- Associated Press - Tuesday, July 11, 2017

The (Munster) Times. July 19, 2017

Show us Hoosier road results quickly

It’s been billed by our governor as “the largest nonstop sustainable building program that our state has ever seen.”

Indiana Gov. Eric Holcomb also has said Hoosiers across the state will soon “see” and “feel” the results of a newly passed $4.7 billion infrastructure project.

It’s paramount that the governor, state transportation officials and lawmakers ensure they make good on these promises of tangible road improvements - and quickly.

State lawmakers, including Indiana House Rep. Ed Soliday, R-Valparaiso, who led the road-plan charge, showed both wisdom and bravery in shepherding a 10-cent-per-gallon fuel tax through the last legislative session.

That tax took effect July 1, and we’re already experiencing the higher pump prices as a result.

That tax is aimed at bringing our most important infrastructure - the roadways that link our points of commerce and way of life - back to respectability.

We’ve consistently argued the tax plan was both worthy of support and necessary to our state’s long-term viability.

But now the state must demonstrate in the most tangible ways possible how it’s making good on promises to make our American crossroads the envy of the Midwest and nation.

The road plan has identified 1,295 bridges for rehabilitation, 9,628 miles of roadway for resurfacing and another 122 miles of additional roadway as top priorities throughout the state.

Hoosiers deserve to see a constant flurry of activity as these plans come to fruition.

In turn, we all must exhibit patience as the state makes good on its promise, slowing down in construction zones, leaving earlier for destinations and keeping level heads on busy roadways under remediation.

Many state leaders, not the least of whom was freshman Gov. Holcomb, have promised these tangible results.

We all must hold them to it, keeping a watchful eye peeled for fresh asphalt, hardhats and construction signs dotting Hoosier highways.

It’s time for Hoosiers to get the roadways we deserve.

___

The (Fort Wayne) Journal Gazette. July 19, 2017

Underachievement-Federal ruling could undermine Indiana’s general diploma - and students’ futures

For most students, a high school diploma is the first of many credentials needed to advance in college, the skilled trades or military service. For some students facing challenges, it can be the ticket to a job and independence. Indiana’s general diploma allows those students the opportunity to succeed to the best of their abilities, but a new federal interpretation of graduation rates devalues general diplomas.

It’s another disappointing twist in a decades-long battle over what a high school diploma should represent. It’s also a clue the new Every Student Succeeds Act isn’t going to deliver on its promise of more flexibility for the states.

Indiana Superintendent of Public Instruction Jennifer McCormick recently advised schools that students earning the general diploma will no longer count toward a school’s graduation rate. With 8,612 general diplomas awarded statewide last year - or 12 percent of all diplomas - their exclusion will mean falling graduation rates for Indiana schools.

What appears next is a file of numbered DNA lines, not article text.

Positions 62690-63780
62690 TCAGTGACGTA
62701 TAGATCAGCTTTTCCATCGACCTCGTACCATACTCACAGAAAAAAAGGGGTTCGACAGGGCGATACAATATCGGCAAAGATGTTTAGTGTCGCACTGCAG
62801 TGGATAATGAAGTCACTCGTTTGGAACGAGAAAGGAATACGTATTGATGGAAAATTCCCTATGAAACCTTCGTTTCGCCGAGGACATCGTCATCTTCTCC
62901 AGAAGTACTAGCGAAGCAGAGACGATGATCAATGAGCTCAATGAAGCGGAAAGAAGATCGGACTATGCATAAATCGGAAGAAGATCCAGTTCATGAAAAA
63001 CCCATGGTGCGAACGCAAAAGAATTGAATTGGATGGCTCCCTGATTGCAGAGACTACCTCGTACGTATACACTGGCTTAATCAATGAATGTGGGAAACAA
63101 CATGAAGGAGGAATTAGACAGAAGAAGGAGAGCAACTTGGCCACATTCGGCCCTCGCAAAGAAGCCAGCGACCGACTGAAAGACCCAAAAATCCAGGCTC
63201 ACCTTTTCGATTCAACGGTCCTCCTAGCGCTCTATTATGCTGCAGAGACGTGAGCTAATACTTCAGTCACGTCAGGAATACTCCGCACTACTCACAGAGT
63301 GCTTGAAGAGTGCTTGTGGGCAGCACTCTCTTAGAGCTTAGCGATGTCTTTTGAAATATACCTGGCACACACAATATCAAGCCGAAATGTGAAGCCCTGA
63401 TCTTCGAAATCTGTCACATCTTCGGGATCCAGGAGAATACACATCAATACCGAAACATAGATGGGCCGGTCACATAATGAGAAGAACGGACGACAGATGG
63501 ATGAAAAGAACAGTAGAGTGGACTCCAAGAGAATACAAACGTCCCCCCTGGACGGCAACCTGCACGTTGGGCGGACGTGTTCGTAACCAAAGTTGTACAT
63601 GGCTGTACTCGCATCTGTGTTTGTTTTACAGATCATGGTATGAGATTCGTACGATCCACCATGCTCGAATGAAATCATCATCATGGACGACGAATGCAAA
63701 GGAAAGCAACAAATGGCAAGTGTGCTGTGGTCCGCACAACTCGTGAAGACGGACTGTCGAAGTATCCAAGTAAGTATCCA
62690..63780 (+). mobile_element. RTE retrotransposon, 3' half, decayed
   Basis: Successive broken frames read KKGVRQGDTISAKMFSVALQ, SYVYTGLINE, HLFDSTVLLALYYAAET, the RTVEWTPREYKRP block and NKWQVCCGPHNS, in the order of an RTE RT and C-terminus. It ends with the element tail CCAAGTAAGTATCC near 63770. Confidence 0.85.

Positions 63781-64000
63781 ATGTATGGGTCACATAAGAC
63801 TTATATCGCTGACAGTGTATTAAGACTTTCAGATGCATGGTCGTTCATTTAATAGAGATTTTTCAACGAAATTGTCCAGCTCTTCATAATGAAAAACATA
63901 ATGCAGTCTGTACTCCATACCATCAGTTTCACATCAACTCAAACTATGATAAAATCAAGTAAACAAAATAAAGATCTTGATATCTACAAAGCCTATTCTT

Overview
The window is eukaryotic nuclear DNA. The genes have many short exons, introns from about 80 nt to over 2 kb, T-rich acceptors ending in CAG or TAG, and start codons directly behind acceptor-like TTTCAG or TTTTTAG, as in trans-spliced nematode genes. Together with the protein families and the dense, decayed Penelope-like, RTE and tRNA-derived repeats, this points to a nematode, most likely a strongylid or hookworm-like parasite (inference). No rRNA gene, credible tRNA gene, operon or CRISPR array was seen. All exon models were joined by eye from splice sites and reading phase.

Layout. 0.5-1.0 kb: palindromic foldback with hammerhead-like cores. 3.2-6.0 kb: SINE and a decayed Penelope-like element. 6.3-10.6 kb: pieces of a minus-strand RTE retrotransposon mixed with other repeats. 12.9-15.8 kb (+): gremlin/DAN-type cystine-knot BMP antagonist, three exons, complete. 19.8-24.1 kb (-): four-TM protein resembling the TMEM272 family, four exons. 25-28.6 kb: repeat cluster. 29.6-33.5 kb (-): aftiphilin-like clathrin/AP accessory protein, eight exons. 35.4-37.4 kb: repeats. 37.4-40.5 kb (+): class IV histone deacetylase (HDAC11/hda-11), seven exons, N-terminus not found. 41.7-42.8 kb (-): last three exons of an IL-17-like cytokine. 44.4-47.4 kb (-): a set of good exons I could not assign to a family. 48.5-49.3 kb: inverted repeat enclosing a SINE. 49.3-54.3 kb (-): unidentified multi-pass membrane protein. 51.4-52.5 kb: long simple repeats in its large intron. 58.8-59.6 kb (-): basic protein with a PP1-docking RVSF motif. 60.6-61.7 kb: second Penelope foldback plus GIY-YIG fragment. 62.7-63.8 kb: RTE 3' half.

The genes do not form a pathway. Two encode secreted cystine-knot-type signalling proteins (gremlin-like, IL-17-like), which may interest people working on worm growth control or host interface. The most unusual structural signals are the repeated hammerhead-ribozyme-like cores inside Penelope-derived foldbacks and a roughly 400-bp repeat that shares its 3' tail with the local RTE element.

Most Indiana students earn an Honors diploma or a Core 40 diploma, but state law wisely makes a general diploma available to students who fall short of passing the required Core 40 courses. Last year, the general diploma graduates included 2,561 special-needs students with Individualized Education Plans, according to the Indiana Department of Education.

Superintendent Chris Himsel of Northwest Allen County Schools noted other deserving graduates:

“I believe many of the general diploma graduates have IEPs or are career/technical students who likely missed a Core 40 or Technical Honors Diploma by one or two courses (most likely Algebra 2, Integrated Chemistry and Physics, or Economics), encountered medical issues which caused them to focus on the bare minimum to graduate in four years because of time missed to receive medical treatment, or persevered to graduation, instead of dropping out, with the help of many resources and overcame obstacles that most of us have never encountered firsthand, or even imagined,” he said in an email.

It’s important for Indiana to offer a general diploma option because not all school officials are as sympathetic to students with special circumstances. Disability advocates know there is a danger of some students being written off if schools, mindful of accountability regulations based on graduation rates, steer students to a certificate of completion instead of a diploma. A 2016 law requires schools to inform parents of all available options for students because some didn’t realize until graduation day that a certificate of completion is not equivalent to a diploma.

Indiana policymakers have squabbled for years over graduation definitions, but the current designations strike a good balance. They satisfy accountability demands without ignoring the real challenges some students face. If general diploma recipients aren’t counted as graduates, however, graduation rates will fall. If the federal guidelines had been in effect for the 2016 school year, the statewide graduation rate would have fallen from 89 percent to 78 percent.

ESSA, the federal education law that replaced the widely criticized No Child Left Behind Act, was supposed to give states more flexibility, but the opposite appears to be happening. Sen. Lamar Alexander, a primary author of the federal legislation, complained last week after an undersecretary to Education Secretary Betsy DeVos said it was the agency’s responsibility to set achievement standards for states because the new law did not.

“We tried to liberate them with this new law, and now we have language coming out from the Department of Education that suggests they better slow down because the department is going to start telling them what to do again, playing ‘Mother may I?’ ” the Tennessee Republican told Education Week. “And I want to stop that before it starts.”